It was the lesbians that dunnit.
Finger-licking good they were too, stealing JD from that old pub and having sex in swimming pools full of beer. Or something like that. Yes music fans, try and remember, the Stereophonics' last good single, ’The Bartender And The Thief’. That doesn’t appear to be in danger of changing either, on the evidence of their latest effort. Where ’You Gotta Go There To Come Back’ could have been an experimental (don't laugh), rocking recount of the world’s ends and excesses, it instead seems to have been influenced by an evening out on his A&R’s expense account and a trip to HMV.
The fact that Stereophonics’ main draw used to be their rich rawness and ability to make rock 'n' roll anthems out of simple, homegrown tales of smalltown humour was lost on Kelly Jones ages ago. (His lyrics used to be written on paper bags, but now he pays for god to carve them in tablets of stone.) Having been indie-rock and made ‘a fair wad’, making sub-Neil Young dirge for tracksuited tabloid readers proved to have a more workable profit margin. And does anyone recall a Rod Stewart cover too for which their last LP was quickly repressed? Thankfully, ‘…Come Back’ features a return to ‘rock’, but unfortunately unless you enjoy taking two week holidays in MFI, there’s unlikely to be anything here of great urgency, though it’s not for lack of trying.
With the few quid Kelly Jones has made off the infinite masses who (the fuck are they?) have kept his records in the charts for an eternity, everyone’s favourite pixiewithhairextensions has indeed bought some new records in an attempt to ‘re-find’ his cool. 'Madame Helga' as you already know, sounds like V2’s other profitable (an equally forward-thinking) band, The Datsuns. ’Jealousy’’s slow, unbearable whine sounds uncannily like a Vines song, whereas title track ’I’m Alright (You Gotta Go There To Come Back’ is their terrifying attempt at Linkin Park. Don’t worry, there’s no (c)rapping, but it stinks of the same overproduction and bland, emotionless pseudo-experimentalism. Looped drums and guitars encircle a truly turgid piano piece that maybe could have grown into a decent b-side, had Kelly put a chorus in.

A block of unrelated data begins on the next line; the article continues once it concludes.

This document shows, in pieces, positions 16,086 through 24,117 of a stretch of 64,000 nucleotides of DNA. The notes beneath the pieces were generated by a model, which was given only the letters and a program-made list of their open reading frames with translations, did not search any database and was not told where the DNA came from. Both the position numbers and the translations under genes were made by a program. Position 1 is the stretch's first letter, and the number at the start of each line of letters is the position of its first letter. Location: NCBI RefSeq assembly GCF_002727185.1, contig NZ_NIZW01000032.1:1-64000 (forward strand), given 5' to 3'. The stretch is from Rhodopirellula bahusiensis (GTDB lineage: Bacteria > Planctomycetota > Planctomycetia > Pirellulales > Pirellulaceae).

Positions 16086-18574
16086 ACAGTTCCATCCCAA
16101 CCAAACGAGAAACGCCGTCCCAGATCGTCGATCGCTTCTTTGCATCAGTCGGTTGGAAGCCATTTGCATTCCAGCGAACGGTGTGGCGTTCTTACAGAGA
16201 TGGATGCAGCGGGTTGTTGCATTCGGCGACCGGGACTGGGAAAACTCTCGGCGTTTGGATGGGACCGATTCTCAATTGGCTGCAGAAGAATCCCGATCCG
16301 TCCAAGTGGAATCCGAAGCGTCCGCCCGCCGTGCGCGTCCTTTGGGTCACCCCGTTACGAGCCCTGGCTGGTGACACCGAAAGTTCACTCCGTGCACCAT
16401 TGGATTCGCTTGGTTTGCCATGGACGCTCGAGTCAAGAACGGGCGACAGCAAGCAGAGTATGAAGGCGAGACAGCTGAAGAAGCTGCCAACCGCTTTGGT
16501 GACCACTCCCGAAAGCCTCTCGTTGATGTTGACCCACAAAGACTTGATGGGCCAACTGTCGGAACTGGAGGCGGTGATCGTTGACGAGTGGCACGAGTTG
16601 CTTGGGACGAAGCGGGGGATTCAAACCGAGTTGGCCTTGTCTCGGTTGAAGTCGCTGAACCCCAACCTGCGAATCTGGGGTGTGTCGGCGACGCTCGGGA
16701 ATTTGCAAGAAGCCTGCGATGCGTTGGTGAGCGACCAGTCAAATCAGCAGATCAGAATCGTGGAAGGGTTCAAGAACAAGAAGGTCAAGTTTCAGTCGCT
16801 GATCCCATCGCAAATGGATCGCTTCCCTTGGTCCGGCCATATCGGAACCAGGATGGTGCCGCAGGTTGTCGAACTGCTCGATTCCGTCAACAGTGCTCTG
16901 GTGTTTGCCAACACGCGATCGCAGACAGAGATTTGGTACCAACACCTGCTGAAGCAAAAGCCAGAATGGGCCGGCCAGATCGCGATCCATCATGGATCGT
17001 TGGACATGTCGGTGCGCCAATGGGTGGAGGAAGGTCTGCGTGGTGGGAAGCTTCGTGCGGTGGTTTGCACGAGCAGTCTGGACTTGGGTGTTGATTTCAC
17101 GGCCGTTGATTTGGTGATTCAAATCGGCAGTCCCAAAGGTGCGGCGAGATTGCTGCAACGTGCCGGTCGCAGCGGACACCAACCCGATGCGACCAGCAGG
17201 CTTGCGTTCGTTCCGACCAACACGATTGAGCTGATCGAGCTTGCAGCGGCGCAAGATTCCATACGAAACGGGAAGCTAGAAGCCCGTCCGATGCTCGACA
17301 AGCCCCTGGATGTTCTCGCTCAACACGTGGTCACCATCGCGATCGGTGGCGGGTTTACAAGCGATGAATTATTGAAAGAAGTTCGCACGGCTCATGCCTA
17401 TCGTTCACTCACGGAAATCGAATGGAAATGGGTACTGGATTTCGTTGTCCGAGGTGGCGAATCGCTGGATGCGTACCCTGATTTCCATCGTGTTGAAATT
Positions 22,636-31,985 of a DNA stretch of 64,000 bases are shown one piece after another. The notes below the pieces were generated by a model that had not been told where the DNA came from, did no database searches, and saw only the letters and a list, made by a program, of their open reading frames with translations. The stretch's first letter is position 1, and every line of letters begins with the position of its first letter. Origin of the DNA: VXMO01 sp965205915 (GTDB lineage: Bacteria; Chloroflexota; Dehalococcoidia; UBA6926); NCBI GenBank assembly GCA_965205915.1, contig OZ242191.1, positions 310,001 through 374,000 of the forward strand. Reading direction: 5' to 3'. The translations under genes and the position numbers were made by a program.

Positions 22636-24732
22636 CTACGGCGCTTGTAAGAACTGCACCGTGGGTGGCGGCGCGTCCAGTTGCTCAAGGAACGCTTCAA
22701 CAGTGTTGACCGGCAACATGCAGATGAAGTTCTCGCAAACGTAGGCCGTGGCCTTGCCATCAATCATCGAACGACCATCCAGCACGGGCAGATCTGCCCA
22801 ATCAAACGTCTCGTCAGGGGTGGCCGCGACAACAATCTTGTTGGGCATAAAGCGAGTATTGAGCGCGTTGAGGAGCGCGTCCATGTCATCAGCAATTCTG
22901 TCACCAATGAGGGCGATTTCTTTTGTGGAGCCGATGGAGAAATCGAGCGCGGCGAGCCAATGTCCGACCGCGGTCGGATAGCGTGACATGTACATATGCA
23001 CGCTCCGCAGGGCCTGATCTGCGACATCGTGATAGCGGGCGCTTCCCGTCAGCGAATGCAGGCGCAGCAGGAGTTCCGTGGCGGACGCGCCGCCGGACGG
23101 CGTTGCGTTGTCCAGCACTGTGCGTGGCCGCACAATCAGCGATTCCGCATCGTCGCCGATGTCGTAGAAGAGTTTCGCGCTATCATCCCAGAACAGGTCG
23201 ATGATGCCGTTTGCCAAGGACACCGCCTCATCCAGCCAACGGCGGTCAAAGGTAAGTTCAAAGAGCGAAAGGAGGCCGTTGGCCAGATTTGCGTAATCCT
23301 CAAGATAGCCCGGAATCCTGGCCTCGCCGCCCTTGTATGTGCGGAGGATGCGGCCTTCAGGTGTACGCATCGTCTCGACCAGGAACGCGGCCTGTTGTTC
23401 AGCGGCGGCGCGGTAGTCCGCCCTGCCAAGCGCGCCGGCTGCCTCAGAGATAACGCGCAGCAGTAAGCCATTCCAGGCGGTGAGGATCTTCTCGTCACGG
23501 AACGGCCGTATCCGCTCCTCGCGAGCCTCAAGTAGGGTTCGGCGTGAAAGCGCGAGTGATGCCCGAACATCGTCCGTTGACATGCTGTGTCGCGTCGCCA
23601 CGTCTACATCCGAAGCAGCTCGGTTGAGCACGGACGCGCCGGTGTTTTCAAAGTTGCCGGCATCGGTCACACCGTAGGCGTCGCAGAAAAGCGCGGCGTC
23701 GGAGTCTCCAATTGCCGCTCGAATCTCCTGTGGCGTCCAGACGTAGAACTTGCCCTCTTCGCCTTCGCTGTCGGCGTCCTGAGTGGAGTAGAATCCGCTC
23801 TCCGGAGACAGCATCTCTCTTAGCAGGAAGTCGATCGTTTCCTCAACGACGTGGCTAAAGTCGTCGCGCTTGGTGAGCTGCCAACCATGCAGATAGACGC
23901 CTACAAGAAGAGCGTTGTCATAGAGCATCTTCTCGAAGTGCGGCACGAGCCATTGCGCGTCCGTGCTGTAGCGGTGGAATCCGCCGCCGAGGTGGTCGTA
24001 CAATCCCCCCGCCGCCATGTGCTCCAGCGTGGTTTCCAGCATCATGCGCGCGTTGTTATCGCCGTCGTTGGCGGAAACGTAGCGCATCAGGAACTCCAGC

Similarly, ‘Maybe Tomorrow’ could have been a stunning rawked-out re-working of the theme from **The Littlest Hobo, but instead sounds like a turgid **Noel Gallagher cast-off. _‘So maybe tomarrrow, I’ll find ma wayeeeeehehhhh ho-ooom.’_ Truly inspired stuff. The acoustic slop of _’Maybe you’ll miss me too’_ on ’Rainbows And Pots Of Gold’ is Stereophonics doing Starsailor, and it’s not pretty. With only two of its thirteen tracks weighing in at under four minutes, the album is an incredulously long and yawnsome plough. It’s not totally devoid of tunes but any potential is suffocated under the flab of non-existent editing, its derivative and overproduced style and Jones’ constant whinging about taking drugs and travelling the world. Fuckwit.
‘You Gotta Go There To Come Back’ then, reminds us of a trip to the zoo. The novelty of not going for a while is initially nice, but the animal noises get annoying quickly and they have nothing intelligent to say anyway. Gradually the stink of it all starts to build and the feeling that it’s all a bit too well constructed to be ‘genuine’ and ‘heart-felt’ transpires and grates inside. Plus, you’ve seen it all before, much better.
The campaign to get Kelly Jones returned to wilds of Africa starts here.
3Andrew Future's Score